Christina Custodio had just finished grocery shopping when she got a call that her son, Isaiah, couldn’t handle football practice because of a headache.
She went to pick him up, but by the time she got to the field, the 13-year-old outside linebacker was laying on the grass.
And when the coach tried to help him to her car, the Mauldin Middle School (South Carolina) student could barely stand and was struggling to speak.
Custodio rushed him to the emergency room, where a CT scan revealed bleeding on the brain.
His only hope was emergency brain surgery.
“It felt like a dream,” she recalls. “I was not hysterical. But I was shaking. And scared. I was begging God not to take him.”
Isaiah had suffered a ruptured arteriovenous malformation, or AVM, said Dr. Christopher Troup, the pediatric neurosurgeon at Greenville Health System’s Children’s Hospital who operated on him.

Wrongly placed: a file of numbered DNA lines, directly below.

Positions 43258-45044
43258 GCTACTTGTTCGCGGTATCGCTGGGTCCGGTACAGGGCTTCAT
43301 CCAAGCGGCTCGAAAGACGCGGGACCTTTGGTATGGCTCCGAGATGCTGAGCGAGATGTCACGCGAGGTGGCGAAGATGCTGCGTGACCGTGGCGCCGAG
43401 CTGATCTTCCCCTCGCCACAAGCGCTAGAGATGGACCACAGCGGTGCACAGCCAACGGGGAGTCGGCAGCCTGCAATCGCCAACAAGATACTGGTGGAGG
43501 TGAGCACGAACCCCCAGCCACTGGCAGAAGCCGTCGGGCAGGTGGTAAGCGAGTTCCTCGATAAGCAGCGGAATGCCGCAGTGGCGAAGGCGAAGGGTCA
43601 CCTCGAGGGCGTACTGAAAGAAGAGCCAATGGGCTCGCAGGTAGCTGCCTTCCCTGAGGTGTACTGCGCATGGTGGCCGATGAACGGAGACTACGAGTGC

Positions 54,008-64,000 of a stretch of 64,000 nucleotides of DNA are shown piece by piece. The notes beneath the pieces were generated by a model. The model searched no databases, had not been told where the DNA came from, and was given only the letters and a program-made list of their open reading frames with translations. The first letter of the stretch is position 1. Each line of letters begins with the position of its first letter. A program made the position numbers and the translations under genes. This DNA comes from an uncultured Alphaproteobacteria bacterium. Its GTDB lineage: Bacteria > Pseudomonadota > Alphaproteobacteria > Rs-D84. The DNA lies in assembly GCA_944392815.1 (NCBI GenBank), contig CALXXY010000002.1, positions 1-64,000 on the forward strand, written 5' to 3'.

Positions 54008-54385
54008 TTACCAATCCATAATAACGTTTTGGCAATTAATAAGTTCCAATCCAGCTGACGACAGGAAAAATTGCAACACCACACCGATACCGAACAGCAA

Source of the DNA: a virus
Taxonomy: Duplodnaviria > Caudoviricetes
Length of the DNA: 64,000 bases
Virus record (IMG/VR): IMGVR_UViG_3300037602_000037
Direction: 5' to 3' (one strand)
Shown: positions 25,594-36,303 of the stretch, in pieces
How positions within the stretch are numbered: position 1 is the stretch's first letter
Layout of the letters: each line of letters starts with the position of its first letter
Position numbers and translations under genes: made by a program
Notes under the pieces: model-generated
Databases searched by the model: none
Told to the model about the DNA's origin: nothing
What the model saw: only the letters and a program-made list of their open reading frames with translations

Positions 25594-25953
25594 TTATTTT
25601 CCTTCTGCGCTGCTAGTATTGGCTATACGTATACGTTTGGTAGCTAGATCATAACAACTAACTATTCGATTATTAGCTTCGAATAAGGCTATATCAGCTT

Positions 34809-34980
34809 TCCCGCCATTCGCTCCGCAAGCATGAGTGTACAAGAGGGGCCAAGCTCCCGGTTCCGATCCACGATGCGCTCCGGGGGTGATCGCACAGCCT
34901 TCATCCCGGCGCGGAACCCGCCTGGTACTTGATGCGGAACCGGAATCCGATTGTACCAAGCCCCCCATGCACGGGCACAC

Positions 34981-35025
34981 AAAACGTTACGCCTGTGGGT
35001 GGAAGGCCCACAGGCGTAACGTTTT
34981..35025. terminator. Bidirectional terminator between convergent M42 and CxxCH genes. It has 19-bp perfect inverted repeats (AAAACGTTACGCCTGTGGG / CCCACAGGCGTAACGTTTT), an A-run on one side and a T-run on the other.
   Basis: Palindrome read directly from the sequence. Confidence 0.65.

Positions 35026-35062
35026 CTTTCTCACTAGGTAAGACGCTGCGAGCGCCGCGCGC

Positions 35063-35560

An AVM is a tangle of arteries and veins which, according to the National Institutes of Health, can hamper the delivery of oxygen to the brain or spinal cord because of abnormal blood flow.
“It’s like you took a cup of fishing worms and painted half red and half blue and put them into cup, then … dumped (the cup) on the table and everywhere the red touches the blue is an abnormal connection,” Troup told The Greenville News.
AVMs are believed to occur during development or soon after birth and can range from a fraction of an inch to more than 2.5 inches in diameter, NIH reports. About 300,000 Americans of all backgrounds are affected by AVMs, which also account for about 2 percent of all hemorrhagic strokes.
“There are people who walk around with AVMs and don’t know it. Some are less likely to be a problem than others,” Troup said. “But the ones that are high-flow, when they bleed, they bleed fairly massively and it becomes a very dangerous situation.
“This is what happened with Isaiah.”